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Buying seed corn: What’s your discount?

Progressive Forage Editor Dave Natzke Published on 16 October 2019

To manage input costs, many producers take advantage of early pay and other discounts offered by suppliers, including discounts on seeds for next year’s crops. Knowing the payoffs of different input purchase arrangements can help farms manage through tight profit margins.

Frequently, however, seed and chemical pricing discount formulas and financing options are complex and vary by company, involving pre-pay discounts, volume discounts, rebates and other incentives.

In the first of a three-part series, ag economists used publicly available discount schedules to show the hypothetical range of prices that could be paid for seed corn. Authored by Cornell University ag economists Chad Fiechter and Jennifer Ifft, the first article, "Seed Corn Costs: How Large Are the Discounts?” is published on the University of Illinois farmdoc website.

Most seed companies offer discounts for early cash purchases beginning as early as September and declining through winter. Companies may offer a variety of additional discounts: early delivery, new customer, growing customer, loyalty, multiyear commitment and others. Volume discounts are also common. And most seed companies offer financing, usually through Rabobank or John Deere Financial.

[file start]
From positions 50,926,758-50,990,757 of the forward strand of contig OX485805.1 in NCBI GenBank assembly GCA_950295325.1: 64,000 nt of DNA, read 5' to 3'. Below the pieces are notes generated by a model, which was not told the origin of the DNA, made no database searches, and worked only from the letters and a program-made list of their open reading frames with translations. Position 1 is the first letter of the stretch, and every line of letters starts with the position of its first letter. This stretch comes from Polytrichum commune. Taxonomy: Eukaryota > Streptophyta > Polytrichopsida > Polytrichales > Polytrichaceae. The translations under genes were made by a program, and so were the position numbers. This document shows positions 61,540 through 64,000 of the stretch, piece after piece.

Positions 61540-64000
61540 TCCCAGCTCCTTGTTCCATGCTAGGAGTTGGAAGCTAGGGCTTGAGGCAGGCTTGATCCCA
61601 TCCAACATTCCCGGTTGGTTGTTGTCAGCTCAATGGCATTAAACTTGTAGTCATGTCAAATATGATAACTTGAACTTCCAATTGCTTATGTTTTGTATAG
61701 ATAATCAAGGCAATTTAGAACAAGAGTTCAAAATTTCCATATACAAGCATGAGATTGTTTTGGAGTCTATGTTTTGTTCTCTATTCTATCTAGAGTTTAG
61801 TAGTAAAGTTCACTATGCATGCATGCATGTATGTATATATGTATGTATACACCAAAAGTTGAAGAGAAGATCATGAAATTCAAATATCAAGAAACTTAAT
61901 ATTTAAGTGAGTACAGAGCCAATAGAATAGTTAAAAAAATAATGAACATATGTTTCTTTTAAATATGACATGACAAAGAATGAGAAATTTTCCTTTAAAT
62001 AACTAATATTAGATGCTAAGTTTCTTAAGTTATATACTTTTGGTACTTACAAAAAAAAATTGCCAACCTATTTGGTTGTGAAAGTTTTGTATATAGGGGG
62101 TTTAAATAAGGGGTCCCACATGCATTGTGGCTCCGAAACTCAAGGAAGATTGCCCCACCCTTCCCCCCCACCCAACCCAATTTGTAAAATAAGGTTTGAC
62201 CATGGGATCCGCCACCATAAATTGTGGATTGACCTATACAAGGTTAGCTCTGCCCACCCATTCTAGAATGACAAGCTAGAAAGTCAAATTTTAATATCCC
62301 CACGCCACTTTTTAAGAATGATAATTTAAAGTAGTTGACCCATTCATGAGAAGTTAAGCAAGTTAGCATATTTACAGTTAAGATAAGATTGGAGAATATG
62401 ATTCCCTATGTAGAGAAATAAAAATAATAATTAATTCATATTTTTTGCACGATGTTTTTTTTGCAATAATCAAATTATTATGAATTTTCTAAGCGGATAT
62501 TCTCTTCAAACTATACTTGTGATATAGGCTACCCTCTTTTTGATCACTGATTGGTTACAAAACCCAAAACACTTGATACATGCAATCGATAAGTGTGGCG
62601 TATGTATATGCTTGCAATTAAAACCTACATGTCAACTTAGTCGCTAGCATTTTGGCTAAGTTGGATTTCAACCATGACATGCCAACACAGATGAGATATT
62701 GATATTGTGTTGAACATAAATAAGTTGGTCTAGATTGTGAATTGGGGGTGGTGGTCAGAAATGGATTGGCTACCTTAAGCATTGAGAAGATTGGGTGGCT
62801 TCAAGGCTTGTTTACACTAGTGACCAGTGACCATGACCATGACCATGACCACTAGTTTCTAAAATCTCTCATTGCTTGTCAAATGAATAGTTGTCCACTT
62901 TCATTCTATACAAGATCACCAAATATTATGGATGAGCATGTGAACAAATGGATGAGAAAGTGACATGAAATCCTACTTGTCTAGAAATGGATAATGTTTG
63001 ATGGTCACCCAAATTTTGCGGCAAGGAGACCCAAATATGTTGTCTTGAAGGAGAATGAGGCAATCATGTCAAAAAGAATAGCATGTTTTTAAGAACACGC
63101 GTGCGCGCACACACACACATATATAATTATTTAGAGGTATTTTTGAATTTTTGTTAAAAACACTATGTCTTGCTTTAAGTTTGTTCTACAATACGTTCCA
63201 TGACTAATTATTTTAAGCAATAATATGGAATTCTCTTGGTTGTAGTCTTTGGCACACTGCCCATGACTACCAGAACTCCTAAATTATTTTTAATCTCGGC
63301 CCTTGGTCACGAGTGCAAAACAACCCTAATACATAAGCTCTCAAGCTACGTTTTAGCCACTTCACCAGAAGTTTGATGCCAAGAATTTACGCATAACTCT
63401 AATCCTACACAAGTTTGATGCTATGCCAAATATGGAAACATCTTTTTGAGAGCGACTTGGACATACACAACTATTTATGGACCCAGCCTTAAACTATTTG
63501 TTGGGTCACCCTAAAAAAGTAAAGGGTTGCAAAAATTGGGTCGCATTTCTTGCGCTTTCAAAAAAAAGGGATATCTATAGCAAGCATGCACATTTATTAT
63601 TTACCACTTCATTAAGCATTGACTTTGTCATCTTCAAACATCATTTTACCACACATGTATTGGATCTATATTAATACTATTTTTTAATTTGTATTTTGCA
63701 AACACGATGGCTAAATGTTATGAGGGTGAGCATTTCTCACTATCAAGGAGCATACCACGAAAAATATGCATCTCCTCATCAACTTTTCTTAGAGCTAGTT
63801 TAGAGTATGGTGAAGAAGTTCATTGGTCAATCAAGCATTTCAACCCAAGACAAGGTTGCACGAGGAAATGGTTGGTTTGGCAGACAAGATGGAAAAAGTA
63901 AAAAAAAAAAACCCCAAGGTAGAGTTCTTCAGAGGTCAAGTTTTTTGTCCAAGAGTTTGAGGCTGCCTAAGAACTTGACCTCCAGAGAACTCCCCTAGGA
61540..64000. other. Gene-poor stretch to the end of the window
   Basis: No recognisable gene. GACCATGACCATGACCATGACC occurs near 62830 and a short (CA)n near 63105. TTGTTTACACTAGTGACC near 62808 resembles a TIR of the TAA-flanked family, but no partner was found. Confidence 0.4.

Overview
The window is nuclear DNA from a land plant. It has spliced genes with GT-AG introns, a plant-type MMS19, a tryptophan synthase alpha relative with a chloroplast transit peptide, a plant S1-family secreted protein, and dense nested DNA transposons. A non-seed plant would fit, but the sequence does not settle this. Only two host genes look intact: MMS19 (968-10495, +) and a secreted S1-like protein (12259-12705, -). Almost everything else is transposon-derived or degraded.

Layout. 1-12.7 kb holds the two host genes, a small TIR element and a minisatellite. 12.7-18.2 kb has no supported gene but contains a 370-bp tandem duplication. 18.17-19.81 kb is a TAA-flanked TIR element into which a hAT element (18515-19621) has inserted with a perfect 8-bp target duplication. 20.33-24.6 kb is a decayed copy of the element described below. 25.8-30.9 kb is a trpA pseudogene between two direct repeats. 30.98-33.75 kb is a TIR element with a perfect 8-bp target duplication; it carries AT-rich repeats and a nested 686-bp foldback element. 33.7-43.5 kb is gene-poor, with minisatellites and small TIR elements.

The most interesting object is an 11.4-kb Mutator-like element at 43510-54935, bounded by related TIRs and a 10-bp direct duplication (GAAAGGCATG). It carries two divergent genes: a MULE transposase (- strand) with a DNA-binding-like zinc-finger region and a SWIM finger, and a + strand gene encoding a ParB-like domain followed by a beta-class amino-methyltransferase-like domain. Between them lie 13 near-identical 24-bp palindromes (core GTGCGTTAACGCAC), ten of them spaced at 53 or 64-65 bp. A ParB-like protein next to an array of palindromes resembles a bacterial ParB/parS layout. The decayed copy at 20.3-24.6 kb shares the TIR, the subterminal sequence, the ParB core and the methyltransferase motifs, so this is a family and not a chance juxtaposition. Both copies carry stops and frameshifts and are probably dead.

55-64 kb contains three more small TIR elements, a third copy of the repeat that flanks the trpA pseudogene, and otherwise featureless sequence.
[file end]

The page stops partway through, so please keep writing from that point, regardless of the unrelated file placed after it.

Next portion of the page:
The authors compared the largest and most common discounts – early pay and volume – from more than 10 seed companies. The discounts are averaged to avoid disclosing information from individual companies.

Using a 34,000-seed-per-acre planting rate, seed corn volume discounts for “medium” (500 acres) and “large” (2,000 acres or more) farms were tabulated. Early pay discounts were averaged for seed order cutoff dates of Sept. 15, Nov. 1, Dec. 15, Feb. 1 and March 15. 

For farms that buy seed in early fall and have some type of volume discount, discounts were as high as 20%. Those same farms saw discounts fall to about 9% by March 15 of the planting year.

To see additional details, visit the University of Illinois farmdoc website.

Future articles will explore discounts under seed company financing options and the cost of seed company financing relative to traditional financing.  end mark

Dave Natzke
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